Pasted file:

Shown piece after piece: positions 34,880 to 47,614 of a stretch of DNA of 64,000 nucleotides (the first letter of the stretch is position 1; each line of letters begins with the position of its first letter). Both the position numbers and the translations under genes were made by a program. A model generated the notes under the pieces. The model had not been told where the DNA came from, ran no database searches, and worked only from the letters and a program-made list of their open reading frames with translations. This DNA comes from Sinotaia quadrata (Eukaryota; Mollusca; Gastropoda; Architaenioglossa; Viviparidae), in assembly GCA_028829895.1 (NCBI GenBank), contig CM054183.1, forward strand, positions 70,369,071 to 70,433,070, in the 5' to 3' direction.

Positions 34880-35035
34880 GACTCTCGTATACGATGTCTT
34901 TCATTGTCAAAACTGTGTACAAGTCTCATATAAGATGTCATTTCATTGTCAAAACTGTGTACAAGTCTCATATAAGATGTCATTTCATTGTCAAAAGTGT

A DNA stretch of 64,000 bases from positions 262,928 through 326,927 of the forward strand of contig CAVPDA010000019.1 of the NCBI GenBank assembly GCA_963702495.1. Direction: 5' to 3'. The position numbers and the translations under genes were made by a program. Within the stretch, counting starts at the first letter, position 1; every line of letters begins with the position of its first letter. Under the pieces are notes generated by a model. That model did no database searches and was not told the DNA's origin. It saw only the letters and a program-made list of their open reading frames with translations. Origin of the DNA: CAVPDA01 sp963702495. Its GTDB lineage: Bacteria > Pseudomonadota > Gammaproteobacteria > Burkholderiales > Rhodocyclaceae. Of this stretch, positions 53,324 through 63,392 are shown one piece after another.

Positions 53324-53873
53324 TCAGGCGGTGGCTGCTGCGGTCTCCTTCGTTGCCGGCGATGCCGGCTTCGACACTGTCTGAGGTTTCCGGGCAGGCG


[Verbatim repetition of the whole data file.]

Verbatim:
Shown piece after piece: positions 34,880 to 47,614 of a stretch of DNA of 64,000 nucleotides (the first letter of the stretch is position 1; each line of letters begins with the position of its first letter). Both the position numbers and the translations under genes were made by a program. A model generated the notes under the pieces. The model had not been told where the DNA came from, ran no database searches, and worked only from the letters and a program-made list of their open reading frames with translations. This DNA comes from Sinotaia quadrata (Eukaryota; Mollusca; Gastropoda; Architaenioglossa; Viviparidae), in assembly GCA_028829895.1 (NCBI GenBank), contig CM054183.1, forward strand, positions 70,369,071 to 70,433,070, in the 5' to 3' direction.

Positions 34880-35035
34880 GACTCTCGTATACGATGTCTT
34901 TCATTGTCAAAACTGTGTACAAGTCTCATATAAGATGTCATTTCATTGTCAAAACTGTGTACAAGTCTCATATAAGATGTCATTTCATTGTCAAAAGTGT

A DNA stretch of 64,000 bases from positions 262,928 through 326,927 of the forward strand of contig CAVPDA010000019.1 of the NCBI GenBank assembly GCA_963702495.1. Direction: 5' to 3'. The position numbers and the translations under genes were made by a program. Within the stretch, counting starts at the first letter, position 1; every line of letters begins with the position of its first letter. Under the pieces are notes generated by a model. That model did no database searches and was not told the DNA's origin. It saw only the letters and a program-made list of their open reading frames with translations. Origin of the DNA: CAVPDA01 sp963702495. Its GTDB lineage: Bacteria > Pseudomonadota > Gammaproteobacteria > Burkholderiales > Rhodocyclaceae. Of this stretch, positions 53,324 through 63,392 are shown one piece after another.

Positions 53324-53873
53324 TCAGGCGGTGGCTGCTGCGGTCTCCTTCGTTGCCGGCGATGCCGGCTTCGACACTGTCTGAGGTTTCCGGGCAGGCG